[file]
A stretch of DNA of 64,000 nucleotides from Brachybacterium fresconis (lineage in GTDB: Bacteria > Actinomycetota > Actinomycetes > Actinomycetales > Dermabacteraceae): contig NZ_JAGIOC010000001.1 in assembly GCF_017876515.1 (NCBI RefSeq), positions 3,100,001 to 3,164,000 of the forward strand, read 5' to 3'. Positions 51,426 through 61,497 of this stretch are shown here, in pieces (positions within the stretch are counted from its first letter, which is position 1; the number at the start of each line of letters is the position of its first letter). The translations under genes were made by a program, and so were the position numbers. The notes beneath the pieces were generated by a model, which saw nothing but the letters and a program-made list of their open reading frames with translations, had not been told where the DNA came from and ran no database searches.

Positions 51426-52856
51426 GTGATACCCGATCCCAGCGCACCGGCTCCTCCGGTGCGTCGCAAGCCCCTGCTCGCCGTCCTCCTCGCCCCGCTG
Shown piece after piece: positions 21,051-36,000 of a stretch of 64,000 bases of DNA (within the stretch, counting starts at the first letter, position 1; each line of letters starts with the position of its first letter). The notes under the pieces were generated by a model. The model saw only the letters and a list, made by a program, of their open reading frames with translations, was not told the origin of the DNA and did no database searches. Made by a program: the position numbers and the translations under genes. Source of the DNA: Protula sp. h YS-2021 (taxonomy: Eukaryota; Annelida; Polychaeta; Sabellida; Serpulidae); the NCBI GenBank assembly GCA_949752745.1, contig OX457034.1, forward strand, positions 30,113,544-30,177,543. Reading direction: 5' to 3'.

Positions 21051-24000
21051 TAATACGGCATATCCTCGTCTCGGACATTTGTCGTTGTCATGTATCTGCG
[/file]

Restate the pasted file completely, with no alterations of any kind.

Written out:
A stretch of DNA of 64,000 nucleotides from Brachybacterium fresconis (lineage in GTDB: Bacteria > Actinomycetota > Actinomycetes > Actinomycetales > Dermabacteraceae): contig NZ_JAGIOC010000001.1 in assembly GCF_017876515.1 (NCBI RefSeq), positions 3,100,001 to 3,164,000 of the forward strand, read 5' to 3'. Positions 51,426 through 61,497 of this stretch are shown here, in pieces (positions within the stretch are counted from its first letter, which is position 1; the number at the start of each line of letters is the position of its first letter). The translations under genes were made by a program, and so were the position numbers. The notes beneath the pieces were generated by a model, which saw nothing but the letters and a program-made list of their open reading frames with translations, had not been told where the DNA came from and ran no database searches.

Positions 51426-52856
51426 GTGATACCCGATCCCAGCGCACCGGCTCCTCCGGTGCGTCGCAAGCCCCTGCTCGCCGTCCTCCTCGCCCCGCTG
Shown piece after piece: positions 21,051-36,000 of a stretch of 64,000 bases of DNA (within the stretch, counting starts at the first letter, position 1; each line of letters starts with the position of its first letter). The notes under the pieces were generated by a model. The model saw only the letters and a list, made by a program, of their open reading frames with translations, was not told the origin of the DNA and did no database searches. Made by a program: the position numbers and the translations under genes. Source of the DNA: Protula sp. h YS-2021 (taxonomy: Eukaryota; Annelida; Polychaeta; Sabellida; Serpulidae); the NCBI GenBank assembly GCA_949752745.1, contig OX457034.1, forward strand, positions 30,113,544-30,177,543. Reading direction: 5' to 3'.

Positions 21051-24000
21051 TAATACGGCATATCCTCGTCTCGGACATTTGTCGTTGTCATGTATCTGCG